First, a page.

Scorpions deliver a powerful, paralyzing venom -- a complex cocktail of poisonous peptides -- that immobilize animal prey on the spot. Some of the toxins in this cocktail damage only insects, which is why a Tel Aviv University researcher is harnessing them to create a safe and ecologically sound pesticide.
Prof. Michael Gurevitz of Tel Aviv University's Department of Plant Sciences has isolated the genetic sequences for important neurotoxins in the scorpion venom. He's also developed methods to produce and manipulate toxins to restrict their toxicity in certain insects or mammals.
"Two decades ago I realized that scorpion venom is a goldmine for possible insecticidal and therapeutic agents. This raised the question of how to use them as ecologically-safe agents against insects in a farmer's fields, or in medicinal disorders," he says.
In his study of the toxins and the evolution of their genes he recently published a paper in the journal Molecular Biology and Evolution that demonstrates how computational analyses at the gene sequence level leads to better understanding of how to manipulate toxin activity.
A venom factory in the lab
Rather than isolating the venom constituents of the Israeli yellow scorpion, known to be among the world's most poisonous scorpions, Prof. Gurevitz developed genetic methods for producing and manipulating the desired toxins in bacteria. He then investigated how they act against insects and mammals, paving the way for potential use in the agriculture industry.
He went in this direction because attempts to insert a certain neurotoxin gene into a plant genome hoping for the plant to produce the toxin and kill infesting insects has failed. As a peptide, the toxin was metabolized in the insect guts, which evidently seems to require that it first be engineered to be able to penetrate into the insect blood stream to have its impact on the nervous system.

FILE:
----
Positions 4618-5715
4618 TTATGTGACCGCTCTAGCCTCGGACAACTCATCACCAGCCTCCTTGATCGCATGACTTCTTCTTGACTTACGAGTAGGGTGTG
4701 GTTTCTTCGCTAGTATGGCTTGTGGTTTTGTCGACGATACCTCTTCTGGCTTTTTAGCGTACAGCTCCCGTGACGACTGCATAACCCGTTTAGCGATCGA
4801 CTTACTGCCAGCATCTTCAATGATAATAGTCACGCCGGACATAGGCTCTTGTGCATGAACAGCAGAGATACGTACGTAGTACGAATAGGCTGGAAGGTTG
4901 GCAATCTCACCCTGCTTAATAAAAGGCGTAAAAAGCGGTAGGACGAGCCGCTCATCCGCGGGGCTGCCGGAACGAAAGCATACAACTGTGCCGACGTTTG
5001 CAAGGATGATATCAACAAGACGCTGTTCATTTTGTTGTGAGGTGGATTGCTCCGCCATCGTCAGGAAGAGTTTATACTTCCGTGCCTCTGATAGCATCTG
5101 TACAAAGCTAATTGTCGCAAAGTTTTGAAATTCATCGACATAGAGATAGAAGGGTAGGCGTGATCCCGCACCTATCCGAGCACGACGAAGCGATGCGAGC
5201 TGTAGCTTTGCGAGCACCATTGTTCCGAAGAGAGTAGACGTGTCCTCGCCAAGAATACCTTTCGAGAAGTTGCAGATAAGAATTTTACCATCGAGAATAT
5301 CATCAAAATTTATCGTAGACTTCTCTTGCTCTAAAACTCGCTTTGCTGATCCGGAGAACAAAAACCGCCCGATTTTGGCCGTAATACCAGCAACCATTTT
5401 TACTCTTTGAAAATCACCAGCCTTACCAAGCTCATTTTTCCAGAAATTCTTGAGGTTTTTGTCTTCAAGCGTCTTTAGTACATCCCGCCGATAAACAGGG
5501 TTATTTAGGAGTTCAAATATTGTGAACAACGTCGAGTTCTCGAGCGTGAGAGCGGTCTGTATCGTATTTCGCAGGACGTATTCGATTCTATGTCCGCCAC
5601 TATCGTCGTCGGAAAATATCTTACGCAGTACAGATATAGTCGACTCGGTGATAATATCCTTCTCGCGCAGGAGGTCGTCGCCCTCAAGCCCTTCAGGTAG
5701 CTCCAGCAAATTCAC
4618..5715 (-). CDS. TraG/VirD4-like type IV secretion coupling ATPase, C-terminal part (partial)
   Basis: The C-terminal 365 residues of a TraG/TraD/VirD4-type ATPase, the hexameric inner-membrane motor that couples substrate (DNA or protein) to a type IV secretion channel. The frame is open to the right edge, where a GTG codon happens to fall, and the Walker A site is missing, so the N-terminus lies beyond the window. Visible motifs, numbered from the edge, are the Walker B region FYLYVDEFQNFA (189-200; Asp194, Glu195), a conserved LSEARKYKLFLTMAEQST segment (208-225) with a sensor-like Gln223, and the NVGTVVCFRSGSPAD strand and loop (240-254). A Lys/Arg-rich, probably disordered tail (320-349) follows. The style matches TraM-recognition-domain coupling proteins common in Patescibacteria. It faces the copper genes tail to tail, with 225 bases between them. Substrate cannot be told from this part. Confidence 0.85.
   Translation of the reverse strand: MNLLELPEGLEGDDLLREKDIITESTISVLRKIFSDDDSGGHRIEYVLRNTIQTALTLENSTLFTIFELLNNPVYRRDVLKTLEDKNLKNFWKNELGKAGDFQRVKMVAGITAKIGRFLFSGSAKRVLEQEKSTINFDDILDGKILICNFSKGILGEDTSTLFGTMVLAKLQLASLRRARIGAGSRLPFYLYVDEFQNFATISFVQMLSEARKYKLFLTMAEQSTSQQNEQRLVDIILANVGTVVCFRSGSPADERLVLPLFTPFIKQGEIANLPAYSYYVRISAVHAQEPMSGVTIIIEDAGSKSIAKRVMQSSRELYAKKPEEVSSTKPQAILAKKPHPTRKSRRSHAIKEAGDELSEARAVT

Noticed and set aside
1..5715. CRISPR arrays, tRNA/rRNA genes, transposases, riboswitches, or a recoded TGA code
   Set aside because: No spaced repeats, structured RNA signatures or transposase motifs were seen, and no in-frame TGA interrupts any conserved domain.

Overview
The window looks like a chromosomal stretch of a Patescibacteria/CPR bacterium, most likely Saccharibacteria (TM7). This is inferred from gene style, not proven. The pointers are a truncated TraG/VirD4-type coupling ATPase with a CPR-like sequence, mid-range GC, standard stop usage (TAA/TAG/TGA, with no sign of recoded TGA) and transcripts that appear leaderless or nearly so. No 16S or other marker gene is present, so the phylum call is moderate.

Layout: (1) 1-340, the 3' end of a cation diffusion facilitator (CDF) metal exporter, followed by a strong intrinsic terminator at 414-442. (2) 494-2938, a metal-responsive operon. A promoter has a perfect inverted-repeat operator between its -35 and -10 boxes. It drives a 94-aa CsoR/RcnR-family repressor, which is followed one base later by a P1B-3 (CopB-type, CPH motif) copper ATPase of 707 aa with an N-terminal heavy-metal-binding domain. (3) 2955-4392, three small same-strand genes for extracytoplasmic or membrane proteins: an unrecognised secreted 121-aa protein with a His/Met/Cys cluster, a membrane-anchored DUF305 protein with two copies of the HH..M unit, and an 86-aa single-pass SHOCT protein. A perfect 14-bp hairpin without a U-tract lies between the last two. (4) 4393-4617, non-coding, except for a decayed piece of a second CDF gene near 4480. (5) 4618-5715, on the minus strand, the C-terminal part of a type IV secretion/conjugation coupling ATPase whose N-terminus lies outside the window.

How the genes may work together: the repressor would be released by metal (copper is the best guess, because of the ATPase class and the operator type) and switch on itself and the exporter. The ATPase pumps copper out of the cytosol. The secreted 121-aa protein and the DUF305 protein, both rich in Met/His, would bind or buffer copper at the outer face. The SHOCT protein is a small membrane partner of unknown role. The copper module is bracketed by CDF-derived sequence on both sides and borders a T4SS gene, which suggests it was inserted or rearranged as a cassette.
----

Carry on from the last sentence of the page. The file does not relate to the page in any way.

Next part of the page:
Prof. Gurevitz says that some neurotoxins in the scorpion are highly active against some insects -- leaf-eating moths, locusts, flies and beetles -- but have no effect on beneficial insects like honeybees or on mammals like humans. He continues to pursue an effective mode of delivery for what could be a new insecticide.
Prof. Gurevitz is considered one of the world's pioneers in this field, having published numerous papers on this subject. He spent six years as a research fellow at Washington University in St. Louis and Michigan State University, beginning his scorpion studies while an M.Sc. student in Jerusalem 35 years ago. Since then, he's developed methods of toxin gene cloning, production and modification in his lab, paving the way for an entirely new molecular field based on the venom of the deadly insect.
A "Trojan crop" to hide a deadly poison
Since scorpion toxins must be modified to be able to penetrate the blood stream of an infesting insect, it is important to study the toxins and the way they interact with the insect nervous system. Only then would it be possible to modify them in such a way as to reach their target tissues in insects, he says. This is the direction he is working on now.
The agriculture industry already uses mostly pyrethroids, which also penetrate into insects and attack their nervous systems, leading to paralysis and death. Their main drawback, however, is the lack of specificity and the danger these compounds pose to the environment, livestock and humans.
"Why not harness potent natural compounds that venomous animals developed during millions of years of evolution?" asks Prof. Gurevitz. "I am developing the science so we can learn how to use them, and to learn how to produce agents to mimic their effect yet maintain specificity to certain kinds of insects."
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